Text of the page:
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How can I make a battery out of a lemon?

It's easy to make a voltaic cell with a lemon, a penny, and strip of zinc. Polish the zinc and the penny with a piece of sand paper. Squeeze the lemon without breaking through the peel to release the juices inside. Cut a pair of slits in the top of the lemon about 1-2 cm apart. Insert the penny in one slit and the zinc in the other. Touching the leads of a voltmeter to the penny and the zinc will show that a small voltage is produced.

If you don't have a voltmeter, a speaker from an old transistor radio can be used to detect the current. It will click when you touch the leads to the electrodes on the lemon cell.

If you've tried to hook a flashlight bulb up to the battery, you may have been disappointed. One lemon cell doesn't produce a lot of current. To light up a flashlight bulb, you'll probably have to connect several lemon cells in series. Connect the copper terminal of one lemon cell with the zinc terminal of another; attach the remaining copper and zinc electrodes to the bulb and try again. Chain more cells together if the bulb still won't light. (You've made a true battery, which is actually a lot of individual cells linked together.)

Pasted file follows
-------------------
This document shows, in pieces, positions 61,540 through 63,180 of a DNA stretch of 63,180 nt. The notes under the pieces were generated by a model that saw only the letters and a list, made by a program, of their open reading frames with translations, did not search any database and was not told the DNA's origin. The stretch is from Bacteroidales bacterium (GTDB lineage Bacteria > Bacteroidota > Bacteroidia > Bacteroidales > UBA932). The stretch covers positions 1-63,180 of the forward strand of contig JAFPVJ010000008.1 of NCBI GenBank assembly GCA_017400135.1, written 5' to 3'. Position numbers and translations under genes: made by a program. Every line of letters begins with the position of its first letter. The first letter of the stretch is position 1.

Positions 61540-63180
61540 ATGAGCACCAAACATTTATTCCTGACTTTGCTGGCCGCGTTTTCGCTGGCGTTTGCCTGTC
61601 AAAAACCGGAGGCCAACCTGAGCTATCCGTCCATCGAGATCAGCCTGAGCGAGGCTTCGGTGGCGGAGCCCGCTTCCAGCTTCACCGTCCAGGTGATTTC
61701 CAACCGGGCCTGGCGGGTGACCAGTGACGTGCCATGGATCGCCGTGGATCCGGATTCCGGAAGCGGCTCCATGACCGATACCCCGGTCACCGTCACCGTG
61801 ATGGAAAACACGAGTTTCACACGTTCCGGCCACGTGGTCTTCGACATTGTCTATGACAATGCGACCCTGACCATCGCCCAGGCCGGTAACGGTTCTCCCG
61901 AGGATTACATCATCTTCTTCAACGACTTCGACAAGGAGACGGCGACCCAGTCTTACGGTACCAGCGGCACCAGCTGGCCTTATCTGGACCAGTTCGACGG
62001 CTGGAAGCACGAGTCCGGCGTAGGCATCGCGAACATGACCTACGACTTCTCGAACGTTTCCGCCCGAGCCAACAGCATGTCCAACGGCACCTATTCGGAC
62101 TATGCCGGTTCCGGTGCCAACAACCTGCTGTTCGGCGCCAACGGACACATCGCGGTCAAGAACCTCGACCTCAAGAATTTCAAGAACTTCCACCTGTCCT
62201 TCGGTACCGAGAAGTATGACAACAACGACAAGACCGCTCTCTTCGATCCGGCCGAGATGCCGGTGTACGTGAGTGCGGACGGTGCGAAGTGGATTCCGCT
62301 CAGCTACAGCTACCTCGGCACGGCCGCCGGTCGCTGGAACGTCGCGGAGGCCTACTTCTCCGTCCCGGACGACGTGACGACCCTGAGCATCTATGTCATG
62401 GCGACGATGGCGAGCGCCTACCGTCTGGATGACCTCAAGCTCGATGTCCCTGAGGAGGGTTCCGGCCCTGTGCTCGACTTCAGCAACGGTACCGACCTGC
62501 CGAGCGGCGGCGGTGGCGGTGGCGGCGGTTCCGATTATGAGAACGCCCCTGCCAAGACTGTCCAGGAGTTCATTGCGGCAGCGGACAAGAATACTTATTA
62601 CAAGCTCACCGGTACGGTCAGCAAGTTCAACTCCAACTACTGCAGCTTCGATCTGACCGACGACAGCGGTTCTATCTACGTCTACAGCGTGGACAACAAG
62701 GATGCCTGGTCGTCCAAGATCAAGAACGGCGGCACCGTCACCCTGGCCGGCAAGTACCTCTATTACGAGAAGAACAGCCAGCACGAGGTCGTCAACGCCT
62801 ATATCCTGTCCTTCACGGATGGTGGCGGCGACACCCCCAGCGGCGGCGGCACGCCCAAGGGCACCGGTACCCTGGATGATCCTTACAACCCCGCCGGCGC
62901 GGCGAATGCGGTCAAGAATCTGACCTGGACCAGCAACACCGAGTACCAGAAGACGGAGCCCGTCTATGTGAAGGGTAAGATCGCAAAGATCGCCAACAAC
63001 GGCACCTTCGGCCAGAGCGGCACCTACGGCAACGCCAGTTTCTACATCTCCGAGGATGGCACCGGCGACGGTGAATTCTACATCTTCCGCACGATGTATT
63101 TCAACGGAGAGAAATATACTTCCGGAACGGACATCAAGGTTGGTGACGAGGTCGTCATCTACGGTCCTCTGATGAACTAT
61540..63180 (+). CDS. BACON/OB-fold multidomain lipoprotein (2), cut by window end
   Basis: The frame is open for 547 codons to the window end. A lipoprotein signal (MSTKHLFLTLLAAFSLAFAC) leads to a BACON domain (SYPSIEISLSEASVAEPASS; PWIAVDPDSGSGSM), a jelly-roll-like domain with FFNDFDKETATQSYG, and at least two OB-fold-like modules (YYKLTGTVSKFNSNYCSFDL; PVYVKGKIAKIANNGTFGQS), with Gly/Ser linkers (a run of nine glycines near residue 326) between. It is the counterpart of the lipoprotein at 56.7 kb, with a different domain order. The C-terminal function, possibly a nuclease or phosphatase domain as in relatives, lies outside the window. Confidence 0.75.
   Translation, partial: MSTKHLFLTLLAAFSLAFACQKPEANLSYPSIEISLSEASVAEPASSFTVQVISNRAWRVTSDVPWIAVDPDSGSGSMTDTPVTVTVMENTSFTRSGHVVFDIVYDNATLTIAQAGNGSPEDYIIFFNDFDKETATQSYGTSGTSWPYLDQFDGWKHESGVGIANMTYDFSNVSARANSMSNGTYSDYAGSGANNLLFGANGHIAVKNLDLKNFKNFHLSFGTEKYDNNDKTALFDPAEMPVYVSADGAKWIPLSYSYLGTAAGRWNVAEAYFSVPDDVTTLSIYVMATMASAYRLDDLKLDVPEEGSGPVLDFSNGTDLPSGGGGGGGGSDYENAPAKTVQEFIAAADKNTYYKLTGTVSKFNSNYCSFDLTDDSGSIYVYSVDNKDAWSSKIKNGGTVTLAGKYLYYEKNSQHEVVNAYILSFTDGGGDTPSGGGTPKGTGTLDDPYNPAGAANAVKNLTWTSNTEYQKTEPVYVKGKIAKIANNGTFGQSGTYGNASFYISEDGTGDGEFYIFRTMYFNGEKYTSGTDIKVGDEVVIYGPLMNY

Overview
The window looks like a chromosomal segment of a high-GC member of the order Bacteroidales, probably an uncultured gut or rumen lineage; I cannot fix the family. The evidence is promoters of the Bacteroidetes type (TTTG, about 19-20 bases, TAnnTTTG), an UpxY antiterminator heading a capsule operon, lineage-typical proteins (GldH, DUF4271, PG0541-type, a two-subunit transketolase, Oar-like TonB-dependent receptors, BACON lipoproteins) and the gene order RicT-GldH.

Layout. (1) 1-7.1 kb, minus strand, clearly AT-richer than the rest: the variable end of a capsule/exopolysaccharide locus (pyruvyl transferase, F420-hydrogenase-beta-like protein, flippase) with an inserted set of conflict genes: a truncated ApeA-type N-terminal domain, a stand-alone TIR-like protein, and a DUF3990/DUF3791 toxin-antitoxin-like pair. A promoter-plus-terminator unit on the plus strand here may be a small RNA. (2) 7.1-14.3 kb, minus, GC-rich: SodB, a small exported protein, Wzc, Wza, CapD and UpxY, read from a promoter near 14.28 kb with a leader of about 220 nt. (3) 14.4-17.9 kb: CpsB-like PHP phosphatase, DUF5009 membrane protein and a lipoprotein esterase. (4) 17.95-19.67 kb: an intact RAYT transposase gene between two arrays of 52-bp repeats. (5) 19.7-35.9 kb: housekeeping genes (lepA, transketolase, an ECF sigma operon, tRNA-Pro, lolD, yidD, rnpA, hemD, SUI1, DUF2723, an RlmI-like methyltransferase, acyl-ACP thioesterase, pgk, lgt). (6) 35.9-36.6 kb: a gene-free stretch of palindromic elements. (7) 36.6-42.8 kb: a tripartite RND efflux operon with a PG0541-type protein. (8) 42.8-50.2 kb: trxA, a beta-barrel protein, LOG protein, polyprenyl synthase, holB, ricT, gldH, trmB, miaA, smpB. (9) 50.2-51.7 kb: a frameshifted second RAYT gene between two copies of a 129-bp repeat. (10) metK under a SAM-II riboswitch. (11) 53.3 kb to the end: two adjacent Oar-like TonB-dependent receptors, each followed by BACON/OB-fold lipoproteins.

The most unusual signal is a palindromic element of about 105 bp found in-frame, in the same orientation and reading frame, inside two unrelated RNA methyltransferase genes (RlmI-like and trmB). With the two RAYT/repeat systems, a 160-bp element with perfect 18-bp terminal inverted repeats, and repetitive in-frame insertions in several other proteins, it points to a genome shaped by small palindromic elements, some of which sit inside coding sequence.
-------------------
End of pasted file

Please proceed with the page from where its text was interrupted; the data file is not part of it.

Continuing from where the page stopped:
It is possible to light the bulb with just one lemon, if you add a few easily obtained electronic components (e. g. a capacitor) to your setup. See this article in the Journal of Chemical Education for details.

Many other fruits and vegetables can be used for the cell. You can also use a silver or nickel coin in place of the penny, or a galvanized nail in place of the zinc strip. Soda pop or fruit juice in a cup can be used in place of the lemon. Can you use magnesium ribbon or freshly polished aluminum foil instead of zinc? Which combination of materials gives you the highest output voltage? Experiment!

If you build several different batteries you'll notice that the output voltage depends on the fruit, the electrode materials, the placement of the electrodes, and other factors. Combining an active metal with an inactive one works best; and juicy, acidic fruits work better than drier, more neutral ones. See a previous question (How are battery reactions chosen?) for a brief list of factors that can affect the output voltage of your homemade cells.


  1. J. Worley, J. Fournier, Journal of Chemical Education, 65, 158 (1988).

Author: Fred Senese senese@antoine.frostburg.edu

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Last Revised 08/17/15.URL: http://antoine.frostburg.edu/chem/senese/101/redox/faq/lemon-battery.shtml